Heineken Marketing Report 2009

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Marketing 100 Andrei Catrinici Term paper Prof. J.Goldstein

I - Intro on company
History of the company
II - Environmental Analysis
   1 - Economic forces
   2 - Political & Legal forces
   3 - Demand
       a)Total size of market
       b)Market share
       c)Characteristics of demand
           1-When
           2-where
           3-how often costumers buy
   4 - Competitive forces
   5 - Technological forces
   6 - Social/Cultural forces
III - SWOT Analysis
   A. Strengths and Weaknesses
   B. Opportunities and Threats
IV - Marketing objectives
V - Marketing strategies
    A. Target markets
   B. Marketing Mix
        1-Product
        2-Pricing
        3-Distribution
        4-Promotion
VI - Implementation - Marketing structure
Bibliography

I. Intro on company
Heineken N.V. has wide international presence through a global network of distributors and breweries. It owns and manages one of the world’s leading portfolios of beer brands and is one of the world’s leading brewers in terms of sales volume and profitability. Its principal international brands are Heineken and Amstel, but the group brews and sells more than 170 international premium, regional, local and specialty beers and ciders, including Cruzcampo, Birra Moretti, Foster's, Maes, Murphy's, Newcastle Brown Ale, Ochota, Tiger, Sagres, Star, Strongbow and Zywiec. [3] Heineken has the widest presence of all international brewers, thanks to their global network of distributors and 125 breweries in more than 70 countries. The Heineken brand is positioned as a premium brand all over the world except for its domestic market, the Netherlands. History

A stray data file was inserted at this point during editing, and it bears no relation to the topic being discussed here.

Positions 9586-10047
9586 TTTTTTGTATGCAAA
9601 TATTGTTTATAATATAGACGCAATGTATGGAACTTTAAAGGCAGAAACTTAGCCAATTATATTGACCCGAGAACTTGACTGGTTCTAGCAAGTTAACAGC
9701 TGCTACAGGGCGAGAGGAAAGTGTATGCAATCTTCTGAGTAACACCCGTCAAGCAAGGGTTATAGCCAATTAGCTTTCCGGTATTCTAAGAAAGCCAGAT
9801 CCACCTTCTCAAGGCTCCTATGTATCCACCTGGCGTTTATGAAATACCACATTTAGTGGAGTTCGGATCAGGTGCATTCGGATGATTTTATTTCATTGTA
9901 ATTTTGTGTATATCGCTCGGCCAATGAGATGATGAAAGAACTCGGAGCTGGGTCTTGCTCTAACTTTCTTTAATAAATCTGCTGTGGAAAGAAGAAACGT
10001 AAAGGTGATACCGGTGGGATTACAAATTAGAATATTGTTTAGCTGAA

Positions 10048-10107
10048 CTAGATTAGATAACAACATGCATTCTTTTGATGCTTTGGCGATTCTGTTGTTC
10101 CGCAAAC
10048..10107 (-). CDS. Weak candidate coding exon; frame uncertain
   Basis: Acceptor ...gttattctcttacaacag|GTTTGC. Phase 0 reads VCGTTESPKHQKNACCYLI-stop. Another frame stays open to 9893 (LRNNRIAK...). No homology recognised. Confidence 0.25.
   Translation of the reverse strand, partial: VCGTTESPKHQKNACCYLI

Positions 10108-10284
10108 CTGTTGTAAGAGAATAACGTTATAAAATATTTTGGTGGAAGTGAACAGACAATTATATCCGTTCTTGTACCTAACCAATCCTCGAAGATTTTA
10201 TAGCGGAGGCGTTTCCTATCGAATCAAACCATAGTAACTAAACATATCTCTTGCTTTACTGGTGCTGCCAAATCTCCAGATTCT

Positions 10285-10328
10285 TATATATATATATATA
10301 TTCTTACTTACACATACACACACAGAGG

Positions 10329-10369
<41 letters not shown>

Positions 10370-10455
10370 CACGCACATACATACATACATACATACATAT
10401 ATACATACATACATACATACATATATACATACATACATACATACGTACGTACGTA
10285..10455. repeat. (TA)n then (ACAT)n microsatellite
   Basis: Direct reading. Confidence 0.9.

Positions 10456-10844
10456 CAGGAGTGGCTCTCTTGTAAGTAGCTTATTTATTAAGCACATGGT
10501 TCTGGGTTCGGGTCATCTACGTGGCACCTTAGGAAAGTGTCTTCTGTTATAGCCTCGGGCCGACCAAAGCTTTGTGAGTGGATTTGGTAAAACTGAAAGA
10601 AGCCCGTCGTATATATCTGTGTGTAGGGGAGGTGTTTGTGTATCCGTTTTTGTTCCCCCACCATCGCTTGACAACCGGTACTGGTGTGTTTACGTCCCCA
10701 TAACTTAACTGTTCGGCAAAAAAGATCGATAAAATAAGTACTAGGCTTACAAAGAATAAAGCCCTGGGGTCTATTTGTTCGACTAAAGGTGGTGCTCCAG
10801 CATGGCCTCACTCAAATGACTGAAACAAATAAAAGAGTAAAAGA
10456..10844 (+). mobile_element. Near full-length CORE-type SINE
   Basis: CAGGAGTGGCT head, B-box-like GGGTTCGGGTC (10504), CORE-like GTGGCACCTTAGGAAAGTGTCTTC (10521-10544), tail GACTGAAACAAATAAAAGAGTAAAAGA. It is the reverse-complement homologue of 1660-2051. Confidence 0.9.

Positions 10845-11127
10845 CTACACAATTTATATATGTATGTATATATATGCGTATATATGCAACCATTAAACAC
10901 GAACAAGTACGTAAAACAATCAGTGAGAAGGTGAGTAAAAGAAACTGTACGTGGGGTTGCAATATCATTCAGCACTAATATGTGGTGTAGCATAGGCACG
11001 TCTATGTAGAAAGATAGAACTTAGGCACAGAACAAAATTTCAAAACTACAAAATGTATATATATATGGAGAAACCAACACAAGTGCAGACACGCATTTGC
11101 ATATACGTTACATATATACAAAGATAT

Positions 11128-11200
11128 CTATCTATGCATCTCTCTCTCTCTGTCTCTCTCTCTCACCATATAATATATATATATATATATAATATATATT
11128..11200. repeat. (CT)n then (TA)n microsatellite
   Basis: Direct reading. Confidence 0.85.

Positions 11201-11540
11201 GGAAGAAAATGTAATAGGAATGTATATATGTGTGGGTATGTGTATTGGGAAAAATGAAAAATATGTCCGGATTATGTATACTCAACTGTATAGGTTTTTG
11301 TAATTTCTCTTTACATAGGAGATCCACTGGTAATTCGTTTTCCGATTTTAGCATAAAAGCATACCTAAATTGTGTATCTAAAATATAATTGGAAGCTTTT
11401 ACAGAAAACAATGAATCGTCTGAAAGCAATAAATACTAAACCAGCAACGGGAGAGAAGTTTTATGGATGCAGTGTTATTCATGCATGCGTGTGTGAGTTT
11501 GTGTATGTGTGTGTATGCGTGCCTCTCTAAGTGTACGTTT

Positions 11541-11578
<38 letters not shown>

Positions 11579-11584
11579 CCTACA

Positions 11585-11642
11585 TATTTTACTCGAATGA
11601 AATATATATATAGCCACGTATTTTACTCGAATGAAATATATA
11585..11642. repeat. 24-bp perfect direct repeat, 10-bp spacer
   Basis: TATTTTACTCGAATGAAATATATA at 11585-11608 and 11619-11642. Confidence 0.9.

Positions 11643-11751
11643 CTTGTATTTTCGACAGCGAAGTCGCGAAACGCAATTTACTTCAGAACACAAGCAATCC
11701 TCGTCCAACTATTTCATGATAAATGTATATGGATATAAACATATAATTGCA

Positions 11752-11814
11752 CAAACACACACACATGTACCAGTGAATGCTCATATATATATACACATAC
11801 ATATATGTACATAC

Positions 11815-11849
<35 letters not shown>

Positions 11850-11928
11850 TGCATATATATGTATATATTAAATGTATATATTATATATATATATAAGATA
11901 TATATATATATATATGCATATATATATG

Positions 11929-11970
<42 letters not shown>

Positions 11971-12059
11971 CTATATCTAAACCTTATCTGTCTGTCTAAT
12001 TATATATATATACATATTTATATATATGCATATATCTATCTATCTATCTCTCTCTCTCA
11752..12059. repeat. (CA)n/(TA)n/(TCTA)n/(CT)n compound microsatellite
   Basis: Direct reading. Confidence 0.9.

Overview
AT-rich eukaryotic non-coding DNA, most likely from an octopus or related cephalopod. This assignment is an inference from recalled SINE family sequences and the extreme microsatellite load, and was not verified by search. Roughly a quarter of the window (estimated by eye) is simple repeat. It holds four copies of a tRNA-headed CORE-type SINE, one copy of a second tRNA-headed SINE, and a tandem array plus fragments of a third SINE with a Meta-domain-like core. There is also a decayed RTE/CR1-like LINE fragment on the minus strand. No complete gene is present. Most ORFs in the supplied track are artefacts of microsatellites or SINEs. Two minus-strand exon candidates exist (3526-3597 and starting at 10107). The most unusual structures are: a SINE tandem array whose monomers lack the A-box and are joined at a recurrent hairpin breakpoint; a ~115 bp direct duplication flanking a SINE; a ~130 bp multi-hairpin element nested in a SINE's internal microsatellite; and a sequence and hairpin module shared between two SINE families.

The Heineken story began more than 140 years ago in 1864 when Gerard Adriaan Heineken acquired a small brewery in the heart of Amsterdam. Since 1886, the unique Heineken A-yeast has guaranteed the pure, premium taste of Heineken beer. After 13 years of prohibition, in 1933, Heineken set foot on American soil and in 1937 the first Heineken beer was brewed outside the Netherlands, in the Dutch East Indies. Four generations of the Heineken family have been passionately involved in the expansion of the Heineken brand and the Heineken Company throughout the world. By the 21st century, the small 19th century local Amsterdam brewer has grown into a worldwide business with a global brand, employing more than 50,000 people.[1]

II. 1. Economic forces
The year 2008 was one of regional contrasts for the company. In Western Europe and the Americas, the impact of the economic crisis on consumer sentiment was felt early and volumes in many markets contracted. Central and Eastern Europe continued to grow volumes, but experienced much tougher trading conditions in some big markets, such as Russia and Romania, particularly in the fourth quarter, resulting in marginal profit decline. The picture in our Africa and the Middle East and Asia Pacific markets was completely different. Heineken experienced strong growth, driven by good macro-economic and social developments and by the increasing strength and popularity of its brands. The import segment of the US beer market, one of the company’s largest markets, was affected by lower consumer confidence, high unemployment rates and lower average income per capita. Lower sales in the USA caused a 3 per cent decline of Heineken volume. The US beer market grew 0.1 percent in 2008, the result of slight growth in the first part of 2008 and a weaker trend by the end of the year, when the on-trade and convenience store channels in particular came under increasing pressure due to the economic downturn.[1] According to AC Nielsen data, the import segment declined 1.5 per cent. Total beer sales of Heineken USA were 2 per cent lower, Depletions of imported Heineken lager (-4.8 per...
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